Tasmania Holding Deposits
In TAS, Holding Deposits are known as Holding Fees or Holding Agreements. The Holding Fee holds the property for the prospective tenant for at least 7 days.
This guide covers landlords (or head-tenants) and tenants (or sub-tenants) in a Residential Tenancy. This applies to the majority of share accommodation and residential property rental situations. To confirm it covers your situation visit What is my share accommodation situation?
Holding Deposits are known as ‘Holding Fees’ or ‘Holding Agreements’ in Tasmania.
A Holding Fee is paid by a prospective tenant to a landlord in return for the landlord holding a premises for 7 or more days.
How long is the premises held for and what is the maximum Holding Fee?
The landlord and tenant are free to negotiate the amount of the Holding Fee and the duration of the holding period beyond 7 days.
It is common practice for the Holding Fee to be the equivalent of 1-2 weeks rent.
What happens to the Holding Fee?
When the landlord keeps the Holding Fee:
- If the tenant agrees to enter the agreement, or
- If the tenant chooses not to enter the agreement.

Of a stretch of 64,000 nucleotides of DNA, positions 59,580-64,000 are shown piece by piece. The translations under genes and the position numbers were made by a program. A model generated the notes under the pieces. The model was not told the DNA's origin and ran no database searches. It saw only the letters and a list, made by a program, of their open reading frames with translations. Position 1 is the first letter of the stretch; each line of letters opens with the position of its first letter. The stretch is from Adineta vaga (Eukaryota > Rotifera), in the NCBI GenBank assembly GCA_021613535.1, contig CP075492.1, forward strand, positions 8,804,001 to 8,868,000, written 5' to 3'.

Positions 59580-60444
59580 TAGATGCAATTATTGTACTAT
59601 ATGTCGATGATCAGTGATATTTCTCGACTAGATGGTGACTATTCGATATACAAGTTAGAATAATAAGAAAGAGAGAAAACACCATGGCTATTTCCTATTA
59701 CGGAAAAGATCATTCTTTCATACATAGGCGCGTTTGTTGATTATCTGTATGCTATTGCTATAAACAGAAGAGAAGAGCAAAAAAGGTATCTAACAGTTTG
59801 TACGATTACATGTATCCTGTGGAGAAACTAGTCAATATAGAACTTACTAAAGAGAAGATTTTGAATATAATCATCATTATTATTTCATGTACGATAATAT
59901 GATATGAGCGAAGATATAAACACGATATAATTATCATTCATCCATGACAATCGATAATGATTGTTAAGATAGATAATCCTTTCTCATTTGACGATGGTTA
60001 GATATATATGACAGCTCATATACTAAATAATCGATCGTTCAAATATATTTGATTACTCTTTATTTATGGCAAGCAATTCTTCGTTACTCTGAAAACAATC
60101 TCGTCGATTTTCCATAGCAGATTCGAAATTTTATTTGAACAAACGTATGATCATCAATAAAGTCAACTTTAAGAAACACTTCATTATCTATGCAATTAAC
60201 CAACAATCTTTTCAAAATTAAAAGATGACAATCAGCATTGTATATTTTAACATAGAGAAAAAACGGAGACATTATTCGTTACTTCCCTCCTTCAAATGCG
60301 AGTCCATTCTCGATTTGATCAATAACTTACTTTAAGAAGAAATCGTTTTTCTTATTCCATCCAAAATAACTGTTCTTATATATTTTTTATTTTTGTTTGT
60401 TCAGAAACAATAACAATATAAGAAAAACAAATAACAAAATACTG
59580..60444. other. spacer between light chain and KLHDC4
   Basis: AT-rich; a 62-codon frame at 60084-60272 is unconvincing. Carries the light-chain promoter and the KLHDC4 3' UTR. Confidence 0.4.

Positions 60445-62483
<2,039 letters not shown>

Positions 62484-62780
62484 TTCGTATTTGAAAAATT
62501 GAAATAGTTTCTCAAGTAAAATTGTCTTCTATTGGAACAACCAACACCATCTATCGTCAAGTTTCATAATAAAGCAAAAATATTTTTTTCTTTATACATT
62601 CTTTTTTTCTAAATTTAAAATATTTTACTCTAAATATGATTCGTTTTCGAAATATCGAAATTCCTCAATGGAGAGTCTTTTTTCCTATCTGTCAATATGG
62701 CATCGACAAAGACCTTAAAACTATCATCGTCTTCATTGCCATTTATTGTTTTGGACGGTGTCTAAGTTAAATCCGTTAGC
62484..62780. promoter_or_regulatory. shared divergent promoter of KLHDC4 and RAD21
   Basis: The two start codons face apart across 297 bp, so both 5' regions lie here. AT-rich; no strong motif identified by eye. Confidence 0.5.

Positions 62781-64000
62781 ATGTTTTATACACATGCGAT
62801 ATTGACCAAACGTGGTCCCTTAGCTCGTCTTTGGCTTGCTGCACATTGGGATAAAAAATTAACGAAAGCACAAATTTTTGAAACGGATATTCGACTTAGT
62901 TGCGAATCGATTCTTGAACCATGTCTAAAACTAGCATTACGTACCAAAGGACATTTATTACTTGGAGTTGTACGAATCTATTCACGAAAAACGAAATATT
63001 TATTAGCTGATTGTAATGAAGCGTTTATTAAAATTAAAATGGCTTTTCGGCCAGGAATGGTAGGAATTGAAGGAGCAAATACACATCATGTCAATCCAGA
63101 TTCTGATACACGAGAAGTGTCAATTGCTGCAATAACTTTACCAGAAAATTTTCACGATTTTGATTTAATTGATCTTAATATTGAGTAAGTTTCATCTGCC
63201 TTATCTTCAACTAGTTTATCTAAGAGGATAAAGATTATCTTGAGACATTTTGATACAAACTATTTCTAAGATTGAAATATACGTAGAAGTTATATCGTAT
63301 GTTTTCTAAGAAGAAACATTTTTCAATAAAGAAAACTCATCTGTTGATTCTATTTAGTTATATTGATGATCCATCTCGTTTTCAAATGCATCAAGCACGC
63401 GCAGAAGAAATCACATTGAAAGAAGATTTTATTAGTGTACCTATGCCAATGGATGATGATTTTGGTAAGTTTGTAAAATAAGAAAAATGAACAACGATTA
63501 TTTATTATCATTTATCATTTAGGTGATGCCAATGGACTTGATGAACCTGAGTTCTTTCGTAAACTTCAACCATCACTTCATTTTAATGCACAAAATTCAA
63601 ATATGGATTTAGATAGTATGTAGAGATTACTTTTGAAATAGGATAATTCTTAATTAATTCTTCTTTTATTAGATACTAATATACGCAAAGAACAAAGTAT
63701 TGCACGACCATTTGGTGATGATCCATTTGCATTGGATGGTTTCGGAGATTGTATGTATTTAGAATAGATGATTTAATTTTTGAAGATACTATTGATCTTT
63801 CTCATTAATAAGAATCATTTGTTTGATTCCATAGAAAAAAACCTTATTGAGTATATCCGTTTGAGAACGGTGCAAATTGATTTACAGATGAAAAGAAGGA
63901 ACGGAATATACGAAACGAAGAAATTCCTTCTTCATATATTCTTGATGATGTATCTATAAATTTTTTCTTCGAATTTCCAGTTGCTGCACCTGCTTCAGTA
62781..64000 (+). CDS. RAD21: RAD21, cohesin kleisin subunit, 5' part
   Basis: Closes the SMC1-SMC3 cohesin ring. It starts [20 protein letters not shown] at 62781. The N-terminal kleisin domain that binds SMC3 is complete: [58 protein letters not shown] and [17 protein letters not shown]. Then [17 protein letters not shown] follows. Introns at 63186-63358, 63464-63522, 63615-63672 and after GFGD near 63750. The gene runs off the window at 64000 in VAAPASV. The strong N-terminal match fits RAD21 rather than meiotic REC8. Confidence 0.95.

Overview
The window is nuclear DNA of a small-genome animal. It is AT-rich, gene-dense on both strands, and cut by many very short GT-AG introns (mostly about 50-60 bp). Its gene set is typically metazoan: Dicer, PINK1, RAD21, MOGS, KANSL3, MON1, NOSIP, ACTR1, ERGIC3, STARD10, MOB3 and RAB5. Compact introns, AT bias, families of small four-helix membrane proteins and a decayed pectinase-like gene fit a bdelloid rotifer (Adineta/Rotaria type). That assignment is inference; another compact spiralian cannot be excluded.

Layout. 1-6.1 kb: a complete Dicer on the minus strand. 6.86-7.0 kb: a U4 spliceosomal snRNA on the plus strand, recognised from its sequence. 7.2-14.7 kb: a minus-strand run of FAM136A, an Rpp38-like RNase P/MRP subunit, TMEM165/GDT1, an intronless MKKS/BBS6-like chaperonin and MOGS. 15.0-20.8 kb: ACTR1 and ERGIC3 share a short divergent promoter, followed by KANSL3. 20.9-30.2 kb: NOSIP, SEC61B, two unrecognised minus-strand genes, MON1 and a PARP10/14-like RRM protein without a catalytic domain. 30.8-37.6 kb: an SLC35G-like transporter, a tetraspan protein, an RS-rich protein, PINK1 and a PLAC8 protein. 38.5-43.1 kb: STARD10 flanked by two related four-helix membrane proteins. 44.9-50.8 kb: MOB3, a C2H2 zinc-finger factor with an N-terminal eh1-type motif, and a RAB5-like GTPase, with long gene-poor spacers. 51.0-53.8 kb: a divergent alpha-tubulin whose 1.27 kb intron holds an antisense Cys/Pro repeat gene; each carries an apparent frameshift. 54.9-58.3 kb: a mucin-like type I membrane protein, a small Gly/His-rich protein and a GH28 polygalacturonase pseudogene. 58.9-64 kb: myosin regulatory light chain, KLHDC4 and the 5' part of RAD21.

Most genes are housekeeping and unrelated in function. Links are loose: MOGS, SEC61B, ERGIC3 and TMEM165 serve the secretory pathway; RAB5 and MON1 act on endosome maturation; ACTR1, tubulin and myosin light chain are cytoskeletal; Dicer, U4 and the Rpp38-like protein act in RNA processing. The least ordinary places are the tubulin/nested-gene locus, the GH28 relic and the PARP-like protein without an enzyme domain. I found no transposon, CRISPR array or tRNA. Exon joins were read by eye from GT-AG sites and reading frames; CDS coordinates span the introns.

Although it is not required by Tasmanian law, it is good practice if the tenant does enter an agreement for the Holding Fee to be credited towards the first rental payment.
When the tenant is refunded the Holding Fee:
- If the landlord breaches the agreement by not holding the premises for the tenant and instead entering an agreement with another tenant.
Transferring money safely
When paying your deposit, bond or rent by cash make sure you get a receipt. With modern phones this can be as simple as an SMS or email confirming the amount, date and what it is for. Keep a copy of this incase you need it later.
Never ever transfer money to a bank account outside of Australia or use a untraceable money transfer system such as WESTERN UNION. If anyone asks you to do this on any website it is likely to be a scam and you are almost guaranteed to lose your money.
If this ever happens on Flatmates.com.au report the member immediately so we can investigate and take the appropriate action.
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These legal guides provide a brief summary and introduction of the laws and regulations affecting share accommodation. They do not cover all cases in all legal jurisdictions and might not apply in your specific share accommodation situation. It is important that you use this information as a guide only and seek independent Legal Advice or consult the Relevant Acts. We do not accept any liability that may arise from the use of this information.